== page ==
Davoudi was enticed by the promise of quantum simulations to solve the kinds of problems she was unable to address with classical computational tools, and it changed the course of her career. In the years since, she has developed new theoretical techniques and collaborated with experimentalists to push the boundaries of what quantum simulators can do to help uncover the basic physics of the universe.
Davoudi wants to ensure that this burgeoning field continues to thrive into the future. In the whitepapers, she and her co-authors identified specific problems where quantum computing holds the most promise. Then, they made three main recommendations to ensure the success of the field for the next seven to 10 years.
First, they recommended funding for theoretical efforts to develop algorithms that run on quantum hardware. Even though the potential of quantum computing is clear, detailed algorithms for simulating quantum field theory on a quantum computer are still in their infancy. Developing these will require a dedicated effort by the nuclear and particle physics communities.
Second, they advocated for greater interdisciplinary communication between the nuclear, particle and quantum physics communities. Different quantum computer architectures will have different quirks and advantages, and the field theory folks will need to have access to them to figure out how to make the best use of each one. Certain implementations may, in turn, become motivated to engineer specific capabilities for the kinds of problems nuclear and particle physicists want to study. This can only be accomplished through close interdisciplinary collaboration, the authors claim.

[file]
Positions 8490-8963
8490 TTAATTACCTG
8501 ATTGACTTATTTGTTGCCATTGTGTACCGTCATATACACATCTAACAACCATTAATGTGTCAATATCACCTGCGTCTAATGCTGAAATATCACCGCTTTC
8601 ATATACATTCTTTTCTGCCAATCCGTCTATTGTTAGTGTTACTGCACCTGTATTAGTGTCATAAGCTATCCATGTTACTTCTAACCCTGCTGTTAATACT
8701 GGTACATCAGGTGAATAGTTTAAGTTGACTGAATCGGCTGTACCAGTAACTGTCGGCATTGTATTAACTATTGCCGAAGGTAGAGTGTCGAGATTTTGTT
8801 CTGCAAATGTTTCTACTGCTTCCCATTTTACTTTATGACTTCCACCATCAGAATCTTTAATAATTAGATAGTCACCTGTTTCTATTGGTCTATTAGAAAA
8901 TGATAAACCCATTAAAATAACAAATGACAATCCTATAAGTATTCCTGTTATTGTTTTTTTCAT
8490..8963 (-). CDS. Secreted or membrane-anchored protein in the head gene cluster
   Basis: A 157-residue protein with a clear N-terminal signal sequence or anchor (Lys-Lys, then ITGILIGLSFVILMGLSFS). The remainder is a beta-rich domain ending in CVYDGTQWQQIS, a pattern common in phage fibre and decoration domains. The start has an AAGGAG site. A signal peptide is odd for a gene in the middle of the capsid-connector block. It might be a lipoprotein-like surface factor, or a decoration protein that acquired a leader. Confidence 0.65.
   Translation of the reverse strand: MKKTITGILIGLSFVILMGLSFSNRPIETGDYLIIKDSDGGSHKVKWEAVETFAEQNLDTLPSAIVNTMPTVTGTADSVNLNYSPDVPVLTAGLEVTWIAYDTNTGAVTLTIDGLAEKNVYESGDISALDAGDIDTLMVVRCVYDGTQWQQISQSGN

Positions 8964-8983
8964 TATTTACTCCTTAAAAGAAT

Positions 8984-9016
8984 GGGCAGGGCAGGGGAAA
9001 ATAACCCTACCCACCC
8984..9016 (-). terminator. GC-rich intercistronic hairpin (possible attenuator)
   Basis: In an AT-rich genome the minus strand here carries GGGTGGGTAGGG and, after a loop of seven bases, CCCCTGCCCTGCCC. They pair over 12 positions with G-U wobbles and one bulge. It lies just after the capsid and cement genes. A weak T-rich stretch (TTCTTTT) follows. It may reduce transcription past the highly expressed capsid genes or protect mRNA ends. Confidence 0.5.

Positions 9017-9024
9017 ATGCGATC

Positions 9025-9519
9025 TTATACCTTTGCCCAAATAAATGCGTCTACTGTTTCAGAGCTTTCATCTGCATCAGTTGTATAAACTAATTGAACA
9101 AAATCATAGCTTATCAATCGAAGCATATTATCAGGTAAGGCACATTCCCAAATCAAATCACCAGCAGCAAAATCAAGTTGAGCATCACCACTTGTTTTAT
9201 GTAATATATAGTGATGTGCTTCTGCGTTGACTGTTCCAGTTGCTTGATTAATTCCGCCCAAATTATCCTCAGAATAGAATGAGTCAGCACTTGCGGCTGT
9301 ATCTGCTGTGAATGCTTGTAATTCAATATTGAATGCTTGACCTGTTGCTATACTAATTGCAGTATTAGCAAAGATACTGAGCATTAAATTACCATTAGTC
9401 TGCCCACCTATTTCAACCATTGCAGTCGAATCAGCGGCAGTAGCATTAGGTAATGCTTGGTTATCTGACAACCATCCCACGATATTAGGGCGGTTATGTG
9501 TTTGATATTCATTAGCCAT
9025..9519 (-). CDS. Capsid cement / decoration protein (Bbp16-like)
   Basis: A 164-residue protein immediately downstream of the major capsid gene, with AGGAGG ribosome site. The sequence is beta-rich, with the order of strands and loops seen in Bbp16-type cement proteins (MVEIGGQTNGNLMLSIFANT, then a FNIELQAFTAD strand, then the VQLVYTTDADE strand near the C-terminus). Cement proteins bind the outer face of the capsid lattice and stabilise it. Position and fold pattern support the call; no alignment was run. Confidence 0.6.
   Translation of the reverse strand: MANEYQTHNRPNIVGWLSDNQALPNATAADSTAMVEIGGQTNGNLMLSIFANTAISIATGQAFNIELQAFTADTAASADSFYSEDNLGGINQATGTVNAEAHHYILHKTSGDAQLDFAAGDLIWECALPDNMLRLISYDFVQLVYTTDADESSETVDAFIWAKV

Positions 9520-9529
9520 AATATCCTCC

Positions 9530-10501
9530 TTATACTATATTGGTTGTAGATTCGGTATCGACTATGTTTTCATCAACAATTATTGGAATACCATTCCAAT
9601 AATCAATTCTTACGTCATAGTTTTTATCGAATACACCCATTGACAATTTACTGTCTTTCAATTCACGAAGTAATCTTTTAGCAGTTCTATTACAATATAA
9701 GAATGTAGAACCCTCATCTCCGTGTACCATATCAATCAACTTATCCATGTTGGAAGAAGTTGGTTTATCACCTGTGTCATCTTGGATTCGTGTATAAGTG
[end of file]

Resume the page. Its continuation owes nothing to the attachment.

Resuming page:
“As a community, we cannot isolate ourselves from the quantum information and quantum technology communities,” Davoudi said.
Third, Davoudi and her co-authors believe it is key to bring in junior researchers, train them with a diverse set of skills, and give them opportunities to contribute to this growing effort. As with the QuICS workshop that inspired Davoudi, the community should invest in education and training for the relevant skills through partnerships between universities, national labs and the private sector.
“This is a new field, and you have to build the workforce,” Davoudi said. “I think it's important for our field to bring in diverse talent that would allow the field to continue to intellectually grow, and be able to solve the problems that we would like to eventually solve.”
Written by Dina Genkina